Print Issue: February 2019
The U.S. Department of Defense (DOD) is planning to spend more than $1.5 trillion to develop its portfolio of major weapon systems. Although the investment may result in a state-of-the-art deterrence program in the future, the weapons currently have a glaring vulnerability–they are relatively easy to hack.
Officials from the U.S. Government Accountability Office (GAO), which was asked to review the state of DOD weapon systems cybersecurity, recently ran some tests to see if they could hack any of the Pentagon’s weapons.
They could, without much difficulty.
“Using relatively simple tools and techniques, testers were able to take control of systems and largely operate undetected, due in part to basic issues such as poor password management and unencrypted communications,” the GAO explains in its report, Weapon Systems Cybersecurity: DOD Just Beginning to Grapple with Scale of Vulnerabilities.
It’s likely that the testing revealed only a small number of the actual existing weaknesses. “In addition, vulnerabilities that DOD is aware of likely represent a fraction of total vulnerabilities due to testing limitations. For example, not all programs have been tested and tests do not reflect the full range of threats,” the report says.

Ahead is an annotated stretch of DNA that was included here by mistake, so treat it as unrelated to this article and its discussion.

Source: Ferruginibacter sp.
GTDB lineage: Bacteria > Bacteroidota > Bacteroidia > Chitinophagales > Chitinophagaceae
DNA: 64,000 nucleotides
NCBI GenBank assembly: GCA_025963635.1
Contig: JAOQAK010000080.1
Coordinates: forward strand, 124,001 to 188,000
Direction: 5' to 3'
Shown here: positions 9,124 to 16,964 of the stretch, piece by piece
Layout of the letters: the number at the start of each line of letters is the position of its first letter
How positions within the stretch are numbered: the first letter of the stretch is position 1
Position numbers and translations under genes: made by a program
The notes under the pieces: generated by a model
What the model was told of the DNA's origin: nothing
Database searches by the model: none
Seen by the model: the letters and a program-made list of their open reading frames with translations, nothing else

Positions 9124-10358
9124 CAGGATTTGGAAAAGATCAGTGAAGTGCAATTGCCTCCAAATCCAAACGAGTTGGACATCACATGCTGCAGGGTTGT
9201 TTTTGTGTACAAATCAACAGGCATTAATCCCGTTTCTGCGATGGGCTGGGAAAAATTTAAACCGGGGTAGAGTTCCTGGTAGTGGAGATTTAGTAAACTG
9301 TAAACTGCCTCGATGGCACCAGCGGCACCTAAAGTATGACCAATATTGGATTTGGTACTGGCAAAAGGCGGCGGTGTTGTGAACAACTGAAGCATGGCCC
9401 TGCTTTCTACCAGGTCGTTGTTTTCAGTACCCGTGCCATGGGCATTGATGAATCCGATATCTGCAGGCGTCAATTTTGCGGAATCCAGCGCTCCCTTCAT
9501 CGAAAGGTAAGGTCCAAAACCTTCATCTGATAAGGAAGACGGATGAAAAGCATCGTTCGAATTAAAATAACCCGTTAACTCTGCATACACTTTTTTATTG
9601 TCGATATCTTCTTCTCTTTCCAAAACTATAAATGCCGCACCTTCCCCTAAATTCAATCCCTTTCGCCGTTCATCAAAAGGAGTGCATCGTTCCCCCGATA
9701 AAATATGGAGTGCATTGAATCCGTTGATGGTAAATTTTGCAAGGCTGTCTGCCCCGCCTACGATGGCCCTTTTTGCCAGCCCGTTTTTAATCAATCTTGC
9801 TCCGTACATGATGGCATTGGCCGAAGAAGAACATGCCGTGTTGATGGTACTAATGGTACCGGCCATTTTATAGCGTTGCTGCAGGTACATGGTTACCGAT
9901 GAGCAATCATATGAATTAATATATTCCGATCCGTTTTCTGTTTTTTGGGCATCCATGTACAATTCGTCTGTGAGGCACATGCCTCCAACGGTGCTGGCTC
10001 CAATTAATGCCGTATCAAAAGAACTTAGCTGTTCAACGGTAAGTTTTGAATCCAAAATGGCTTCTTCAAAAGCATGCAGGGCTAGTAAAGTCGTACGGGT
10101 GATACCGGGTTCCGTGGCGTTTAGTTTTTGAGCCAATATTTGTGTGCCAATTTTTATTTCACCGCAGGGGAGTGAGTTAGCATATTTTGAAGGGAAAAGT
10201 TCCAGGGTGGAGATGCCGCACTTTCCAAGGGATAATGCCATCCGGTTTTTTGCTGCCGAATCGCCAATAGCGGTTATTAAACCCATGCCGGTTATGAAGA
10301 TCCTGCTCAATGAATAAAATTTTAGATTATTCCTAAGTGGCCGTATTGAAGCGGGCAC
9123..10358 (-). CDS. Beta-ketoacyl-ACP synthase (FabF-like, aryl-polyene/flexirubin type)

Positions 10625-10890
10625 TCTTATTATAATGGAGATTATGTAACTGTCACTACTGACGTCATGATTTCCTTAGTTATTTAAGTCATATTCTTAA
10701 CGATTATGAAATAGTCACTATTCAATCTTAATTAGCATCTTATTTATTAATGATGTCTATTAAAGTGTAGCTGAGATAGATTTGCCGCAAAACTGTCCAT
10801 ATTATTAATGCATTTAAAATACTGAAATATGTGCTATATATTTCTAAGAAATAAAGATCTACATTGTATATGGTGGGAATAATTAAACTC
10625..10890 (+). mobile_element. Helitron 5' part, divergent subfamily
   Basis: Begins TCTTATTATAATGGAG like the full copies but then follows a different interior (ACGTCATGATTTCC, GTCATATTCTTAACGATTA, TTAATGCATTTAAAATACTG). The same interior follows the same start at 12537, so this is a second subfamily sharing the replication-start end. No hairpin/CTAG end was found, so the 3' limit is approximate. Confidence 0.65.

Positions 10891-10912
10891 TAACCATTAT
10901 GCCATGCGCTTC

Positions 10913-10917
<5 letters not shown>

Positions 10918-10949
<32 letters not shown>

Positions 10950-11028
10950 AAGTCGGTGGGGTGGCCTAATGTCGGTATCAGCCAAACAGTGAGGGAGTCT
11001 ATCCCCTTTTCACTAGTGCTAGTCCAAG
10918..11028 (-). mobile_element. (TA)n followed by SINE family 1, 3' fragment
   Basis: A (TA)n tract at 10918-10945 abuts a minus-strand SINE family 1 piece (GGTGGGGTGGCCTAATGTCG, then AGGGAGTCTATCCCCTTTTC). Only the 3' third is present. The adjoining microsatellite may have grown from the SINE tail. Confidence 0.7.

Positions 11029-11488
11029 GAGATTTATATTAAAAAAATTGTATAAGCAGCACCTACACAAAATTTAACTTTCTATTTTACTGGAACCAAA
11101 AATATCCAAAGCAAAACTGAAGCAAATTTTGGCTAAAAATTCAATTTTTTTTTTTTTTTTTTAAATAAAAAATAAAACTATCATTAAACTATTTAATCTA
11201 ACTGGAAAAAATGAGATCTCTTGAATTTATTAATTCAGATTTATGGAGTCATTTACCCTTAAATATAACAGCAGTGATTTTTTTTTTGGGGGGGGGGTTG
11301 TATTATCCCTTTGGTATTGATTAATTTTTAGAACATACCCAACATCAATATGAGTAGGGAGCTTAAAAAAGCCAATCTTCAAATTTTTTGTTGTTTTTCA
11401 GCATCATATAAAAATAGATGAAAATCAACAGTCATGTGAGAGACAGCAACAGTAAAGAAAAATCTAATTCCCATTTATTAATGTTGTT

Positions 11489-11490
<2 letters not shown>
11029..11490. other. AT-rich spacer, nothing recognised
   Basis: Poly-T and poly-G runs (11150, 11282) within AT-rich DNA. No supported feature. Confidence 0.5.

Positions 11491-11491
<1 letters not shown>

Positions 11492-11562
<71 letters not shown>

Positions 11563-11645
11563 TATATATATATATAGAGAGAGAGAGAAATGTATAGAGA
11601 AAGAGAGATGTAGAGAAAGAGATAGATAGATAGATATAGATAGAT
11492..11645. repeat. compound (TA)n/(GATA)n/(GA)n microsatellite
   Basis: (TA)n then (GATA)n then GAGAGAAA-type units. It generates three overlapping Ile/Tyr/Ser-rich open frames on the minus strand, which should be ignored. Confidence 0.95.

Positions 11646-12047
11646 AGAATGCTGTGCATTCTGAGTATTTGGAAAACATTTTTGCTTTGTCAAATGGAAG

It’s a disconcerting finding, considering that adversaries of the United States are developing increasingly sophisticated cyberespionage and cyberattack capabilities to target DOD weapons. The GAO found several reasons for these vulnerabilities.
One is that the Pentagon’s weapons systems are increasingly dependent on IT. The amount of software in today’s weapons systems is growing exponentially and is embedded in numerous subsystems. But this dependence on software increases the weapons’ attack surface.
Similarly, DOD weapons systems are more networked and interconnected than ever before, and they are also connected to some external systems, such as GPS. These factors further increase vulnerability.
In addition, DOD has only recently made weapon systems cybersecurity a priority. Instead, for many years, DOD focused its cybersecurity efforts on protecting traditional networks, such as accounting systems. “Until around 2014, there was a general lack of emphasis on cybersecurity throughout the weapon systems acquisition process,” the report says.
This late-to-the-game approach will have long-term consequences, the GAO found. “Numerous officials we met with said that this failure to address weapon systems cybersecurity sooner will have long-lasting effects on the department,” the report explains. “Due to this lack of focus on weapon systems cybersecurity, DOD likely has an entire generation of systems that were designed and built without adequately considering cybersecurity.”
In the last few years, however, DOD has made progress on some new weapon cybersecurity initiatives and policies. Given this, GAO urged the DOD to press forward with these efforts. “To improve the state of weapon systems cybersecurity, it is essential that DOD sustain its momentum in developing and implementing key initiatives,” the report says. Finally, GAO pledged to continue to evaluate the issue.